Habila credits journalism for sharpening his skill as a writer. “It helps you become sophisticated. You mingle with people. You go to all these cultural centres. You have to be a good listener. You have to be a good conversationalist. You have to know what is right, what is wrong. You become street-smart. I’m grateful for those two years in Lagos as a journalist. It really shaped me in so many ways. How to beat deadlines, how to choose your words. Most importantly I was meeting other arts editors and other aspiring writers.”
But the Lagos he found was still reeling from the country’s recent ugly history. “Military dictatorship had just ended. We were entering the first year of democracy. There was tension from the military days, when soldiers would shoot you in the street or arrest you for no reason. Writers also struggled in this repression. We had to publish in newspapers. Poems were preferable to short stories. And then we drank and discussed literature, books, democracy and other idealistic things. We drank and talked from night till morning – there was nothing else to do. People vented their frustrations through alcohol. Some of us were lucky to get out. Some, unfortunately, are still there drinking. I look back at that time with appreciation. It was like a school for me. Most of the guys are outside the country now in places like America, teaching. A whole generation left the country. We are a very scarred and traumatised generation.”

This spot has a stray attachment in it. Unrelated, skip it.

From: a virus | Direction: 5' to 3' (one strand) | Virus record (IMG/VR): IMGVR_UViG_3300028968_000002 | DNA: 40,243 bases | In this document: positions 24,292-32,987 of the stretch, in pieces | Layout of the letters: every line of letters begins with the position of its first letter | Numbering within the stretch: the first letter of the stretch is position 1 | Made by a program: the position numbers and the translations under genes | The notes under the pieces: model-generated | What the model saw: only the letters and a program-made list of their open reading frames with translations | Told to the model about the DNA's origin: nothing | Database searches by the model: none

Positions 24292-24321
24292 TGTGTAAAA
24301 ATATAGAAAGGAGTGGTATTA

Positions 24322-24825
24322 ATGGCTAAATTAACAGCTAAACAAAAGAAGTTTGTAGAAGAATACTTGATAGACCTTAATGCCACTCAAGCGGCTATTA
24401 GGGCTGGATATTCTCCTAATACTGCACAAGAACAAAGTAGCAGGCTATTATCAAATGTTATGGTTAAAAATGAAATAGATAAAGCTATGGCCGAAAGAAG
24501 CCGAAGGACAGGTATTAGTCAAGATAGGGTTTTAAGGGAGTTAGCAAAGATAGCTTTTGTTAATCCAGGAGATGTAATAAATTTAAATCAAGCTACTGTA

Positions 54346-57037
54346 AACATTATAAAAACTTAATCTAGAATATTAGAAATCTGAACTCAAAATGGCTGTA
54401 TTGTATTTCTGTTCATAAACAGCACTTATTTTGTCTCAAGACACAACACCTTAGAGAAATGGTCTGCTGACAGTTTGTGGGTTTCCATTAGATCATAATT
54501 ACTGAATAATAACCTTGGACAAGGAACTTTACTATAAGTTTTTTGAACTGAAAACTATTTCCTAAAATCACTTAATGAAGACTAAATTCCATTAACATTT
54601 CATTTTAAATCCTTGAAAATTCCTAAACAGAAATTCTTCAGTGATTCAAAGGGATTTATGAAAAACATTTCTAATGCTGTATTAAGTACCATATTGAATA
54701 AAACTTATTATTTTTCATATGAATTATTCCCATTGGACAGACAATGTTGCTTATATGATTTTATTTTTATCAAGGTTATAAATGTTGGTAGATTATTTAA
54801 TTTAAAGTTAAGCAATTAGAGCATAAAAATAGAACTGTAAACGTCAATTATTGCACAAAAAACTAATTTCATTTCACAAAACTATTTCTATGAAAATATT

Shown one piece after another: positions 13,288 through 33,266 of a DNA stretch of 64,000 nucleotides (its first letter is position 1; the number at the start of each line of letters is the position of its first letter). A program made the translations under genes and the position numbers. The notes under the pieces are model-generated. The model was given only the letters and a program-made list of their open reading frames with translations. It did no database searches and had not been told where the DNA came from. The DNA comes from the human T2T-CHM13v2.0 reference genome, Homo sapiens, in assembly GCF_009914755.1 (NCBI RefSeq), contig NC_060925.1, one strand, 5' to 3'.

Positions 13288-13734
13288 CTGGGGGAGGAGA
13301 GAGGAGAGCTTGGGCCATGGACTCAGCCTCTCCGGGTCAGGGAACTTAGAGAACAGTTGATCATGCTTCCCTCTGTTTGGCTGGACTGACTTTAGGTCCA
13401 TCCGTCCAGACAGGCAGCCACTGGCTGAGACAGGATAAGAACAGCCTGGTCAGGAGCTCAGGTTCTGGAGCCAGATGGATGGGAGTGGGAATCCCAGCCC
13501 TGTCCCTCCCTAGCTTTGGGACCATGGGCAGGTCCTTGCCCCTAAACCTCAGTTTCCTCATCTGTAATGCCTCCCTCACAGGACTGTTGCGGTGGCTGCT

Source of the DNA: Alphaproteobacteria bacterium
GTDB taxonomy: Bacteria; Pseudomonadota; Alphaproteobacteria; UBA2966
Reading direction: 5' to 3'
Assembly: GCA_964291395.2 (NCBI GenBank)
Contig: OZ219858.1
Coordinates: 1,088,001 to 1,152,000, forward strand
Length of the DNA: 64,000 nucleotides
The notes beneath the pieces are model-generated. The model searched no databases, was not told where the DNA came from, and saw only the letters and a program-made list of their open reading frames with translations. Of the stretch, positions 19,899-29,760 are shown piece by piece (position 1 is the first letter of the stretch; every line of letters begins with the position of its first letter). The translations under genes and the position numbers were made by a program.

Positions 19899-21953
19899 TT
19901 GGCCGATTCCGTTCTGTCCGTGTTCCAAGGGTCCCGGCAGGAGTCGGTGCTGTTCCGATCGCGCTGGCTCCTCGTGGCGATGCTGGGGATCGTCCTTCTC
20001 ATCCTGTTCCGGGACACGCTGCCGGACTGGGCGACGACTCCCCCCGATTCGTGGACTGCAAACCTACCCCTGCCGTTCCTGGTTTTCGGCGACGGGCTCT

“you can’t take 10 African writers now and identify a single theme common in their work. There’s more diversity”
The horror of those days are captured in Habila’s Caine Prize-winning story Love Poems, about journalist Lomba, who is imprisoned during the military days for doing his job. This story came from his first collection, Prison Stories. These were expanded and published in 2002 as Waiting for an Angel, his first novel. “Most of the stories in Waiting for an Angel are about friends of mine who were arrested. Some were killed. You’d get arbitrarily arrested and newspapers shut down. It was a dark time.”
Later Habila moved to England and then the US, where he teaches creative writing at George Mason University in Fairfax, Virginia.
His second novel, Measuring Time, came out in 2007. It tells the story of a family and community in northern Nigeria in the 1980s and 1990s. The tale offers a sharp critique of the socio-political order in the country through the story of twins Mamo and LaMamo, who lose their mother at childbirth and are united in their hatred for their father, who represents failed national leaders. The book also touches on the themes of responsibility, colonialism, historiography and education.